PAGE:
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How to Do Things with Pictures

Skill, Practice, Performance


Edited By András Benedek and Kristof Nyiri

Pictorial meaning involves not just resemblance, but also pictorial skills, pictorial acts, practices, and performance. Especially in the classroom setting, at all levels of education, it is essential to realize that teaching with pictures and learning through pictures is a practical enterprise where thinking is embedded in doing. Promoting visual learning means to be a visionary, and to take on an enormous educational challenge. But while adaptation and innovation are inevitable in a world where technological changes are rapidly and radically altering the learning environment, educational science and the everyday practice of education clearly need to retain a measure of conservatism. And any conservatism worth the name has to take account of visuality, visual thinking, and visual learning.


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Diagrammatics as a Mode between Gedankenexperiment and Thinking Medium. Daniel Irrgang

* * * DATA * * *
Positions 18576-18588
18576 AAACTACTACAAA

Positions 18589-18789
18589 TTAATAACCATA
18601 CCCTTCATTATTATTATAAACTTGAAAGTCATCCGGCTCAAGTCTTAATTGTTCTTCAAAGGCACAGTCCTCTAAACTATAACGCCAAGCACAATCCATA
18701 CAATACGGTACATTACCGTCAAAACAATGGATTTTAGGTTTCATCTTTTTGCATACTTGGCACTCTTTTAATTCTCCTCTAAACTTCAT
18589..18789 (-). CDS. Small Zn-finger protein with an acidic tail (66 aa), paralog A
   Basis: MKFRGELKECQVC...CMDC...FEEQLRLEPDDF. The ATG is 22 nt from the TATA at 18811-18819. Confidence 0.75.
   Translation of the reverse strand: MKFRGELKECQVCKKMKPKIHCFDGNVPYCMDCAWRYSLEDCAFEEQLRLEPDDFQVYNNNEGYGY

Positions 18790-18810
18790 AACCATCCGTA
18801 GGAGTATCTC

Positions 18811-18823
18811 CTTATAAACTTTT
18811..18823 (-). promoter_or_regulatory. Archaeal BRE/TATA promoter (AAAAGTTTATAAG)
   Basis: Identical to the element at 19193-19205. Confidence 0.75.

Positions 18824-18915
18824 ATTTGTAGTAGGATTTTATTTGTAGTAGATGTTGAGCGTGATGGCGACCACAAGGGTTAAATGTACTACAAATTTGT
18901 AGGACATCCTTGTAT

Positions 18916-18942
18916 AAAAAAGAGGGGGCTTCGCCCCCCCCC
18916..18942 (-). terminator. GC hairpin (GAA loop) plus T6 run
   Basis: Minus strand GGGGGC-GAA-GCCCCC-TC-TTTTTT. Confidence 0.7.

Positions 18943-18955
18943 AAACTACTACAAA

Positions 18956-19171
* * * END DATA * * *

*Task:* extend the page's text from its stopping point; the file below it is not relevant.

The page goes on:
148 Laura Cull other amid grass a little less dry / planting four more squares in places pro- gressively greener”38. In this way, the Activities perhaps raise interesting ques- tions regarding the extent to which the mode of attention I have extrapolated from Bergson might be triggered by an external event or internal attitude. To what extent is it the nature of what we are doing, and to what extent how it is done that matters here? To conclude, we could say that while the scored Activities which partici- pants enacted deliberately resisted any easy categorization as either “art” of “life”, they might now be productively considered as experimental forms of edu- cation, particularly given Kaprow’s influence by Dewey’s equation of knowing with doing.39 Likewise, we know that education played a key part in Kaprow’s vision of a world beyond the art/life distinction and in his sense of how such a world might come about: “Only when active artists willingly cease to be artists can they convert their abilities, like dollars into yen, into something the world can spend: play. Play as currency. We can best learn to play by example, and un- artists can provide it. In their new job as educators, they need simply play as they once did under the banner of art, but among those who do not care about that. Gradually, the pedigree ‘art’ will recede into irrelevance.”40 In 1999, as Terranova notes, “Georg Franck attempted to describe attention as ‘the new currency...

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